Immediately below the winding knob is a small dial switch. The switch controls the meter and electronic shutter. It has two positions: 3 and M. In the M position, the camera functions but the shutter fires at the fixed speed of 1/125. Switching to 3 lets you choose from semi-auto and automatic exposure modes.

0n the left side of the camera, you'll find a whole bunch of neat innovations. First, there's the shutter speed dial. The shutter runs in speeds from B, 4 sec, and 2 sec to 1/1000th. All, apparently, electronically controlled. However, it doesn't stop there. There's also an A on the shutter speed dial. Putting the shutter in the A position turns the aperture-preferred automatic exposure system on. It also locks the dial in the A position. There's a small silver button just below the dial that you press to release it.

But wait, there's more! On the side of the shutter speed dial is an EV compensation control. You can dial in +/- 2 EV compensation in 1/2 steps!

But how does the meter know what film you're using? By the GOST dial on the film back. Simply dial in the proper GOST (not ASA!) setting on the dial and you're set. Three electrical contacts convey film speed to the camera. A locking mecha-nism with a small red release button prevents the dial from moving during use.

Also on the left side you'll find a hot shoe and PC socket. These are lo-cated, oddly enough, at the back of the body, behind the shutter dial. So if you have a flash mounted, you have to make sure your hand is clear before shooting. This can be a problem when using the meter in semi-auto mode. The PC socket is at the bottom rear of the left side. Flash sync is at 1/60th.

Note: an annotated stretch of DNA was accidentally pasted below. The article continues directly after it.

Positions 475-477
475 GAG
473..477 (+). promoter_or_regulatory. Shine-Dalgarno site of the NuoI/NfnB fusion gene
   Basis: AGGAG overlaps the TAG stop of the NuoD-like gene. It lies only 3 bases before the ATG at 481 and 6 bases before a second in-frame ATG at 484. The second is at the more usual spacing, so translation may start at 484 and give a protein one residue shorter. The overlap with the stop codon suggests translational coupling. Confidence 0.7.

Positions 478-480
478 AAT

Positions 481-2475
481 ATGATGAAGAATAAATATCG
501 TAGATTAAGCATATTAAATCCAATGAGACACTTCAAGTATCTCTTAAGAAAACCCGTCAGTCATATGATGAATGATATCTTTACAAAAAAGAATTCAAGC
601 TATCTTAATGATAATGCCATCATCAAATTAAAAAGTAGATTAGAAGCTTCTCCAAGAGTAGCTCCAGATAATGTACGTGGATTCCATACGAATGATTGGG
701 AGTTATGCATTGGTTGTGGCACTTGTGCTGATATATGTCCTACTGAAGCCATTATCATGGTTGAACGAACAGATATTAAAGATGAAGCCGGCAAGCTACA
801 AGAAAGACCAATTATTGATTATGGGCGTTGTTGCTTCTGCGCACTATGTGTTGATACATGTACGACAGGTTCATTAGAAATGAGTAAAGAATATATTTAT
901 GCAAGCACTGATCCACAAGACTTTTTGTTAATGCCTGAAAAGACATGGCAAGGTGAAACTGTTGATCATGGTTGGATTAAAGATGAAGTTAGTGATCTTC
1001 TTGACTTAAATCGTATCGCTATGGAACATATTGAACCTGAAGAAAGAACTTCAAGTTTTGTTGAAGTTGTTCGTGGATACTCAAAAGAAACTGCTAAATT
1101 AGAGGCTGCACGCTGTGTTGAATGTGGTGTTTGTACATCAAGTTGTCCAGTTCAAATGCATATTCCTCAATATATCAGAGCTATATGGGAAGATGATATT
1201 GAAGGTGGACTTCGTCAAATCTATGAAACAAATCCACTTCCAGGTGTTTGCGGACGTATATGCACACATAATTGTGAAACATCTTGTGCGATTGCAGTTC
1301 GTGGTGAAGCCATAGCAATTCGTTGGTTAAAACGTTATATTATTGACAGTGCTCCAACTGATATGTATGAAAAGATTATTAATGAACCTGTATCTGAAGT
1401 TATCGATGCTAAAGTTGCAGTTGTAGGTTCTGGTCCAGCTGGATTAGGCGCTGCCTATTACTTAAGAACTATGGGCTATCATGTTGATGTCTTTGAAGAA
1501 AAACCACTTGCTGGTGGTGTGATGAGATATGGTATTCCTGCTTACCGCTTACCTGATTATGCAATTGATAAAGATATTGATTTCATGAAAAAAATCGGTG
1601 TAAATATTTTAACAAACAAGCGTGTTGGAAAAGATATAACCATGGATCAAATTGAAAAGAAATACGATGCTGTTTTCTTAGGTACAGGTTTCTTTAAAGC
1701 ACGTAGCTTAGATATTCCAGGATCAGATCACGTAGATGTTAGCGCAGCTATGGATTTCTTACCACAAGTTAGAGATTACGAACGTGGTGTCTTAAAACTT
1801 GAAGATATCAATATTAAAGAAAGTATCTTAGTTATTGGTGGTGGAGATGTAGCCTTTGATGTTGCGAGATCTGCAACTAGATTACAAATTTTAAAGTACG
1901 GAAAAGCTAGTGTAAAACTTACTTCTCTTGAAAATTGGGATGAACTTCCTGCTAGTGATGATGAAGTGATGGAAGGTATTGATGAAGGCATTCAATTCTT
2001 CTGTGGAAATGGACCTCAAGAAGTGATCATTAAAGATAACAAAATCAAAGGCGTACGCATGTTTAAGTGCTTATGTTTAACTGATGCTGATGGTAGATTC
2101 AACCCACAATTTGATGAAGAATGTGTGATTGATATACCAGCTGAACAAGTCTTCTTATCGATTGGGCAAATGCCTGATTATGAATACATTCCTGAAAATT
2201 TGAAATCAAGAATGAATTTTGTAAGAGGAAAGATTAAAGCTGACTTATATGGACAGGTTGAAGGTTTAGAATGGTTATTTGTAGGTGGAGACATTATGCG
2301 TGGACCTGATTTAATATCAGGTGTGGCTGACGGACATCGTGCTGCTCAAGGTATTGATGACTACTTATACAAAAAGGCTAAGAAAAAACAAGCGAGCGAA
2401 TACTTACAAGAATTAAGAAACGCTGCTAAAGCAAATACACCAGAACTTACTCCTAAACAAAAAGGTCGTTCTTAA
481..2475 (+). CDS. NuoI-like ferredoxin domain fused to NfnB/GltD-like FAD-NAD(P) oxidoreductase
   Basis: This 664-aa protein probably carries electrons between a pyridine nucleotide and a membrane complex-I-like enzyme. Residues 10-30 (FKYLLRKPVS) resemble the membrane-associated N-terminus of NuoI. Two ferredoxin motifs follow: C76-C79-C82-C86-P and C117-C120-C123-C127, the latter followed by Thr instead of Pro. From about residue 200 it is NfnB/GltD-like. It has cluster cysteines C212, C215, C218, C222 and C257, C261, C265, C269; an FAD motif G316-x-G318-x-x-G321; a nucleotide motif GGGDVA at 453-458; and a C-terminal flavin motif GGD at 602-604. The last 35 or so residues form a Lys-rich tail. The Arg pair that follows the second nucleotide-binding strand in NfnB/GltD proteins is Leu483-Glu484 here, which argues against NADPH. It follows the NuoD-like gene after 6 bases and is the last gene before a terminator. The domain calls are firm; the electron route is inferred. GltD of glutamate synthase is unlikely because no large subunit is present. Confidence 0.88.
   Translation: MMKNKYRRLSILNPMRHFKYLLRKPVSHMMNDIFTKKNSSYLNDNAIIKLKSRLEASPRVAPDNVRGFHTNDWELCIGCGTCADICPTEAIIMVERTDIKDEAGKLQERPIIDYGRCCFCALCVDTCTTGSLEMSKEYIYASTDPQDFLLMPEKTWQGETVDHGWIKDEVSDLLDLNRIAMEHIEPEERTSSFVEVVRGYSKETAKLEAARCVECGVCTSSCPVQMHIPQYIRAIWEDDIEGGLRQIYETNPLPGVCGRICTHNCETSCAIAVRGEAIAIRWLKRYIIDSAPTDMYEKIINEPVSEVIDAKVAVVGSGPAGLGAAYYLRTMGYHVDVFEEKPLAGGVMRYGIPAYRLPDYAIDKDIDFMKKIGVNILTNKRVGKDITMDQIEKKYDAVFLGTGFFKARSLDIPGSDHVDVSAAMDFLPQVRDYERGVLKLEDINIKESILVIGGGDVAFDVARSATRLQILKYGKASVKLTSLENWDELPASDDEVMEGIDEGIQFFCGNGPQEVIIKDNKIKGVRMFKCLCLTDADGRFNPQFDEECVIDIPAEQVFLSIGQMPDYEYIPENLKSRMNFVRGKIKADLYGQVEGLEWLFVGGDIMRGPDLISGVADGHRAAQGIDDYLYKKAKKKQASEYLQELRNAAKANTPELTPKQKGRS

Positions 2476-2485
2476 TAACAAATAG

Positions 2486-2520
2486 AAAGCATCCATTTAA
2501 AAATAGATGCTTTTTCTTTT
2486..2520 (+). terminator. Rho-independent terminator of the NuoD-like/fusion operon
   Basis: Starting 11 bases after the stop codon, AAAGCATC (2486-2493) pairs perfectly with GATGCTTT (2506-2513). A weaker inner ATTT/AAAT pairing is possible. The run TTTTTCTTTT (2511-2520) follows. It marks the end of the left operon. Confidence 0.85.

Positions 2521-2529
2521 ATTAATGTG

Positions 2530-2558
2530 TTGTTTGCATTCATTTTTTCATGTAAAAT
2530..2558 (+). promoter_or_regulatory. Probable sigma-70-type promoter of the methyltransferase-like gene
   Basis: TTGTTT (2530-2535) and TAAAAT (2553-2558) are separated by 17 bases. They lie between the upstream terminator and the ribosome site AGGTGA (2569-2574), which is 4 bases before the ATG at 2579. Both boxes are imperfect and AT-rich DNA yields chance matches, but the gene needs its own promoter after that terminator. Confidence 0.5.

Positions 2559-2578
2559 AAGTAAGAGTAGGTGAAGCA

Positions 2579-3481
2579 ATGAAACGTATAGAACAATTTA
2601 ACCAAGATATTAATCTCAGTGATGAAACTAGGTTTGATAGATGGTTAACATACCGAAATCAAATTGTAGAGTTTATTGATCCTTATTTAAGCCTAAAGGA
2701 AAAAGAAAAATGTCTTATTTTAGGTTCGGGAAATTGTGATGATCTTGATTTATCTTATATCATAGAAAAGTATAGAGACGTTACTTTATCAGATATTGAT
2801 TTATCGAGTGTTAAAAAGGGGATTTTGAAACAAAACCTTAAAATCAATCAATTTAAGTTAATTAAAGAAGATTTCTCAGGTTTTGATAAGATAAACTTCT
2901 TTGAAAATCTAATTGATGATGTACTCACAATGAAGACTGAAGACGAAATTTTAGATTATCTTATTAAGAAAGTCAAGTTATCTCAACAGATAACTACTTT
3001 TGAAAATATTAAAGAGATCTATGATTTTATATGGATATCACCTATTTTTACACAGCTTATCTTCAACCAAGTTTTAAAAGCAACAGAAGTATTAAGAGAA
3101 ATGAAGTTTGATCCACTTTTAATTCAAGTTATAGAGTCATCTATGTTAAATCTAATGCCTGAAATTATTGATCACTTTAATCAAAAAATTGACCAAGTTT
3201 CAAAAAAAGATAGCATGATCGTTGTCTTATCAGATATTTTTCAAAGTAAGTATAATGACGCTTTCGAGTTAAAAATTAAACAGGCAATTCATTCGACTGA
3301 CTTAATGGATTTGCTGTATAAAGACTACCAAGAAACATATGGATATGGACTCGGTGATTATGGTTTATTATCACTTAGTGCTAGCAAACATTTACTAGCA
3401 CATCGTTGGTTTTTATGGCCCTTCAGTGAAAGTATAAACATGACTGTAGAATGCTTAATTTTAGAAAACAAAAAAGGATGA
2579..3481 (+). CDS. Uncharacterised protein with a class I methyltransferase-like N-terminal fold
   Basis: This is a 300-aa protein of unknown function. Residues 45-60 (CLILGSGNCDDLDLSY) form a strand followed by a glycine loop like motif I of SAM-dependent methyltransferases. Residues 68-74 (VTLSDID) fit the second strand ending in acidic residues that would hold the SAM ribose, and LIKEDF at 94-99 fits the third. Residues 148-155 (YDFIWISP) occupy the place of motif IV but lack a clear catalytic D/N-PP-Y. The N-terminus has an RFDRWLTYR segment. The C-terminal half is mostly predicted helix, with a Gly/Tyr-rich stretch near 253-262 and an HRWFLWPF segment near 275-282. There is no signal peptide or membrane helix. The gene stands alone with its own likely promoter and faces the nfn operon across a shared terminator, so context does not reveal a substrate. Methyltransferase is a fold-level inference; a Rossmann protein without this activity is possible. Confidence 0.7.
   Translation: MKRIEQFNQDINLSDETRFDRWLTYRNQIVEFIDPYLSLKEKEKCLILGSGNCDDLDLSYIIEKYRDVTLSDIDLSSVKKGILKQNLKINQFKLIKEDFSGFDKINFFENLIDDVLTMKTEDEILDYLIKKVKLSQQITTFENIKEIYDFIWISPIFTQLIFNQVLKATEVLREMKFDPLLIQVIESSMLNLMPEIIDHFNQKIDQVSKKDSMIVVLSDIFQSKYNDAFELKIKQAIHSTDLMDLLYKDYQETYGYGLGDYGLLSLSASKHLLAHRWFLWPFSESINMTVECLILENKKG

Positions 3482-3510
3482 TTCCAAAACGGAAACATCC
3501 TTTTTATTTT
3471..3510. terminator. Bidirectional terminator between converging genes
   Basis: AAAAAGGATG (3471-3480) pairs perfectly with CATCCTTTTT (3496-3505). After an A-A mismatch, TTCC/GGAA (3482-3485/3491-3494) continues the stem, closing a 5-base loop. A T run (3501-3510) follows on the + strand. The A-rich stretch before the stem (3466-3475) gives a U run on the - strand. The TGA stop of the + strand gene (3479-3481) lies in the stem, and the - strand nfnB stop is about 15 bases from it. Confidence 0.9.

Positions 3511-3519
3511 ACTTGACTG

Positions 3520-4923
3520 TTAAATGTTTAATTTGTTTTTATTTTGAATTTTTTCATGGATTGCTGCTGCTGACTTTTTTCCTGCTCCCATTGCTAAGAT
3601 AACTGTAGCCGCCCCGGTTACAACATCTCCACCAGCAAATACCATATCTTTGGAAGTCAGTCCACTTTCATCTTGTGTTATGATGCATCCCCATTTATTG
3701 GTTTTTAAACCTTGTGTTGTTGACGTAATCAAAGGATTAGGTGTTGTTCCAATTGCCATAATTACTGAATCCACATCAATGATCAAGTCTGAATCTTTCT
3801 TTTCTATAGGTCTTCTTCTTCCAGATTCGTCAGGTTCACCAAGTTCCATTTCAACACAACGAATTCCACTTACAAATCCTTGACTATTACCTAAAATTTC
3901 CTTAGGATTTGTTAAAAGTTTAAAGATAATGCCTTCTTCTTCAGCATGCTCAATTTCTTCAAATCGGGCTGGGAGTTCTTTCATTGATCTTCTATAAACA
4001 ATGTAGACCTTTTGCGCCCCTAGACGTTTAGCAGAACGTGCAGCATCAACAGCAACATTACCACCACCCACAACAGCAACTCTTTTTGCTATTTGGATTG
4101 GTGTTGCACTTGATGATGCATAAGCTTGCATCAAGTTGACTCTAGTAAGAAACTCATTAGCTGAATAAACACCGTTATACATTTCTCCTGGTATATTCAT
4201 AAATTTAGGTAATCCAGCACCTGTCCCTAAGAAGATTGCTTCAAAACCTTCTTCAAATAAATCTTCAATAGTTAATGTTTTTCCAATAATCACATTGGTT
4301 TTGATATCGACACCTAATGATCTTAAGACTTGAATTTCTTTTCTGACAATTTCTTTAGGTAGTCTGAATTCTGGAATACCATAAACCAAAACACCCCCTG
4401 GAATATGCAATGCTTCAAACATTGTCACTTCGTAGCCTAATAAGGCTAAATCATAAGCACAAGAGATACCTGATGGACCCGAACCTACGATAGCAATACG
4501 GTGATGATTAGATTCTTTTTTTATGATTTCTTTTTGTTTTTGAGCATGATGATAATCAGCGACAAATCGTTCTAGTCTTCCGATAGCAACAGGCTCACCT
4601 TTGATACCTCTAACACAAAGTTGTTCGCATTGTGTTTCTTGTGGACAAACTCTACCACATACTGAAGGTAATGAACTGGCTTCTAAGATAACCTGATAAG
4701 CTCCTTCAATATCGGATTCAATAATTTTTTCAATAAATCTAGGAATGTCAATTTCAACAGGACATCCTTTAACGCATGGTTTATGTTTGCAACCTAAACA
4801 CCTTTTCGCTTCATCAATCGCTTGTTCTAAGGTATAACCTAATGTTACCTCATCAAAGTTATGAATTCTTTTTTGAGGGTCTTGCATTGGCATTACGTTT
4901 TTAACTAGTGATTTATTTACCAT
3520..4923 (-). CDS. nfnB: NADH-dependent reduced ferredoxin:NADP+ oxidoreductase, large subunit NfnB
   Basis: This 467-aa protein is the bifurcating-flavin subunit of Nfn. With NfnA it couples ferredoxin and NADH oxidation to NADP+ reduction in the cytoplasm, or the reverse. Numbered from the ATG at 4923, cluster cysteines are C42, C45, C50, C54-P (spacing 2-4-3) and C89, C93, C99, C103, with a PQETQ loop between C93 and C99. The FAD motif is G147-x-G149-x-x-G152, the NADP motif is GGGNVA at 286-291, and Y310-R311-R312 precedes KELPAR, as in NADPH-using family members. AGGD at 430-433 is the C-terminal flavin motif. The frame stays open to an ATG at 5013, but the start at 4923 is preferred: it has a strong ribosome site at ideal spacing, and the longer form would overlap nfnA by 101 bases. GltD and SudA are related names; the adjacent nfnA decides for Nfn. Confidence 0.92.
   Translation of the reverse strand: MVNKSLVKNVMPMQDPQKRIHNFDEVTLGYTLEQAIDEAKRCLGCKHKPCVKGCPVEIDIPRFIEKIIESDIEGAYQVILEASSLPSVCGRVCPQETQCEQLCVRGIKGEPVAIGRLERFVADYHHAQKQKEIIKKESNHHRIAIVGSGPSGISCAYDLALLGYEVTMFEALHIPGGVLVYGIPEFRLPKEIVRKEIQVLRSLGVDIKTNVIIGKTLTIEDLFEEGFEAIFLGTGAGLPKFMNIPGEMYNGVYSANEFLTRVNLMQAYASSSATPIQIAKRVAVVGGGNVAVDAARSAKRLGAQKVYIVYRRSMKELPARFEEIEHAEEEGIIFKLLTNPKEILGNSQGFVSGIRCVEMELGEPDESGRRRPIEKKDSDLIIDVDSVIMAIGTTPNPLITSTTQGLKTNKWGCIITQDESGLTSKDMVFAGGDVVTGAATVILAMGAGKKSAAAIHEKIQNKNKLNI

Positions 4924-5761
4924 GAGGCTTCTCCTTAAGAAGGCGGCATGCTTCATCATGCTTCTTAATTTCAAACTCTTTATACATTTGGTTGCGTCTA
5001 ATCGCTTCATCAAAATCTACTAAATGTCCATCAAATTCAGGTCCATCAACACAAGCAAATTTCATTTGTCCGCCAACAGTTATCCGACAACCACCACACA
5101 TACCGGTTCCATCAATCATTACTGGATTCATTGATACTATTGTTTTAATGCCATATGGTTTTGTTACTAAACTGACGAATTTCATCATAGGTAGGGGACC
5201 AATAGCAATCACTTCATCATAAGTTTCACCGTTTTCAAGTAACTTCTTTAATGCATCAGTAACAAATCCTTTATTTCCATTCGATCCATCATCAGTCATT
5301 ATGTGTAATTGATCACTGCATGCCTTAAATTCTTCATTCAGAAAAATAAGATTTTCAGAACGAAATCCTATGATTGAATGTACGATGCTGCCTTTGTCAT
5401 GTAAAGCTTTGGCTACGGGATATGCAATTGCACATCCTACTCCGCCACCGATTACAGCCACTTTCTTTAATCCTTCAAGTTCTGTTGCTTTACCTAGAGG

Onto the back we find several more new features. Like the 88, these backs have darkslides. As the negative format is smaller, so are the darkslides. The first major difference is that the back hooks on to the body at the top and latches at the bottom. The latch is darkslide coupled, so you can't remove a back with the darkslide removed. The back release is a small push-button located at the bottom front of the left side.

There are actually two controls both located on the top left-hand side. First, you have to press the little black button. This releases a lock on the slide switch next to it, which opens the back itself. Like some other 645 systems, you load film maga-zines without removing the film back.

Finally, we come to the bottom of the camera. On the bottom of the body itself you'll find the battery compartment; it takes four 76-type cells. The tripod socket is European sized: 3/8x16. Both of these are located in a two-inch square metal plate that is separated from the body by about 1/8". My guess is that this is some sort of built in quick release plate intended for accessories such as a motor film advance. On the left side, in the space between the metal plate and body, are two holes. Inside the holes are two black pins. Just what these two pins do is a complete mystery.